The Profession

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Who They Are

Podiatrists treat corns, calluses, ingrown toenails, bunions, heel spurs, and arch problems; ankle and foot injuries, deformities and infections; and foot complaints associated with diseases such as diabetes. Source: U.S. Department of Labor

What They Do

To treat these problems, podiatrists prescribe drugs, order physical therapy, set fractures, and perform surgery. They also fit corrective inserts called orthotics, design plaster casts and strappings to correct deformities, and design custom-made shoes. Podiatrists may use a force plate to help design the orthotics. Patients walk across a plate connected to a computer that "reads" the patients' feet, picking up pressure points and weight distribution. From the computer readout, podiatrists order the correct design or recommend treatment. Source: U.S. Department of Labor

Where They Work

Most podiatrists work in the offices of other healthcare professionals. Some work in hospitals or for the government. Finally, some podiatrists choose to own their own private office. Source: Bureau of Labor Statistics


Podiatry as a profession is growing about as fast as the national average. In the next 10 years, about 600 new podiatry positions are expected to become available.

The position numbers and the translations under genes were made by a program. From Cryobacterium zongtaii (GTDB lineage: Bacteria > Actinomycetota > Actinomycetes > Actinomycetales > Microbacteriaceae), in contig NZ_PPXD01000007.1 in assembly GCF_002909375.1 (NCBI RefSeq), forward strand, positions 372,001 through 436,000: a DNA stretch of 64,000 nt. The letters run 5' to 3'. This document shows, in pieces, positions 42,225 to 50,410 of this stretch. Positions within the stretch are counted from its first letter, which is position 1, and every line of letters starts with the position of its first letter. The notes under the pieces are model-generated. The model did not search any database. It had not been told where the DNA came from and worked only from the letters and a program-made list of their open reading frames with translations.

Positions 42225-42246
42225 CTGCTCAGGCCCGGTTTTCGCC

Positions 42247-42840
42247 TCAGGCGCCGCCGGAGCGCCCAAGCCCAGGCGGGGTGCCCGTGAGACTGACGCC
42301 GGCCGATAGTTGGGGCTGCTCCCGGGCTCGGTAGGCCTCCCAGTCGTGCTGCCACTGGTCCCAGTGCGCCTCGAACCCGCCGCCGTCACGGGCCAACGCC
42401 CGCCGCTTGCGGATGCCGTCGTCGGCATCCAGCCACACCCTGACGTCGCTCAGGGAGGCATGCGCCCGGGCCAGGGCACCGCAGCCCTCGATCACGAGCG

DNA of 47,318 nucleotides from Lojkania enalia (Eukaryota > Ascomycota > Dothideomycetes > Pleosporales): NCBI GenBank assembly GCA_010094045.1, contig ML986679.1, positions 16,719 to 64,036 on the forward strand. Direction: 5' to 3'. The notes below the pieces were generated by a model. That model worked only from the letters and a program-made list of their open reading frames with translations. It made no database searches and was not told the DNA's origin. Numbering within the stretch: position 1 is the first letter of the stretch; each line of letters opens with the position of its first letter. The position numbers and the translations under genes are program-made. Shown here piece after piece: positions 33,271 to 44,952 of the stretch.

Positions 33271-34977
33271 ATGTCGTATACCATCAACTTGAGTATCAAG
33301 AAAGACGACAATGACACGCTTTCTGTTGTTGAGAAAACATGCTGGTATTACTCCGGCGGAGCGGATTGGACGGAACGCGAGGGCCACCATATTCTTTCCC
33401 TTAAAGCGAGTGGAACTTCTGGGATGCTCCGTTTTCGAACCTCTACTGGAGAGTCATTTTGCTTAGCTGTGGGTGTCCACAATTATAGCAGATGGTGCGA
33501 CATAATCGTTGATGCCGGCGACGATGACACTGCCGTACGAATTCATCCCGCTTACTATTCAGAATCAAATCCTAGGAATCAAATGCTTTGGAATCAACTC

Source: Bureau of Labor Statistics


After completing a bachelor’s degree, those interested in becoming podiatrists go on to attend a podiatric medical school. Most podiatric medicine programs involve two years of classroom instruction and two years of clinical learning. After completing this four year program and earning a Doctor of Podiatric Medicine (DPM) degree, students are required to complete a two-year residency. Finally, DPMs must pass Board Certifications and become licensed in their state of practice. DPMs may continue on and choose to specialize in one of nine areas: Medicine, Radiology, Orthopedics, Biomechanics and Sports Medicine, Anesthesia and Surgery, or Community Health, Jurisprudence, and Research. Source: American Association of Colleges of Podiatric Medicine

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